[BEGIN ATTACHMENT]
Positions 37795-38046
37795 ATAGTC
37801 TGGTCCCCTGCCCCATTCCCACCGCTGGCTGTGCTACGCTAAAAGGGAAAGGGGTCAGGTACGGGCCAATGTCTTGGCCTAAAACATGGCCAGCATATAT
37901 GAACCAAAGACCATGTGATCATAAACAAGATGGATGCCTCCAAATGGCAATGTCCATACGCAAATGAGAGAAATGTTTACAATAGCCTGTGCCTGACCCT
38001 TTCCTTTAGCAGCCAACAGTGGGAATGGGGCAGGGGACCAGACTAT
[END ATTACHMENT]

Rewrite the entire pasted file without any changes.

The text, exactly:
Positions 37795-38046
37795 ATAGTC
37801 TGGTCCCCTGCCCCATTCCCACCGCTGGCTGTGCTACGCTAAAAGGGAAAGGGGTCAGGTACGGGCCAATGTCTTGGCCTAAAACATGGCCAGCATATAT
37901 GAACCAAAGACCATGTGATCATAAACAAGATGGATGCCTCCAAATGGCAATGTCCATACGCAAATGAGAGAAATGTTTACAATAGCCTGTGCCTGACCCT
38001 TTCCTTTAGCAGCCAACAGTGGGAATGGGGCAGGGGACCAGACTAT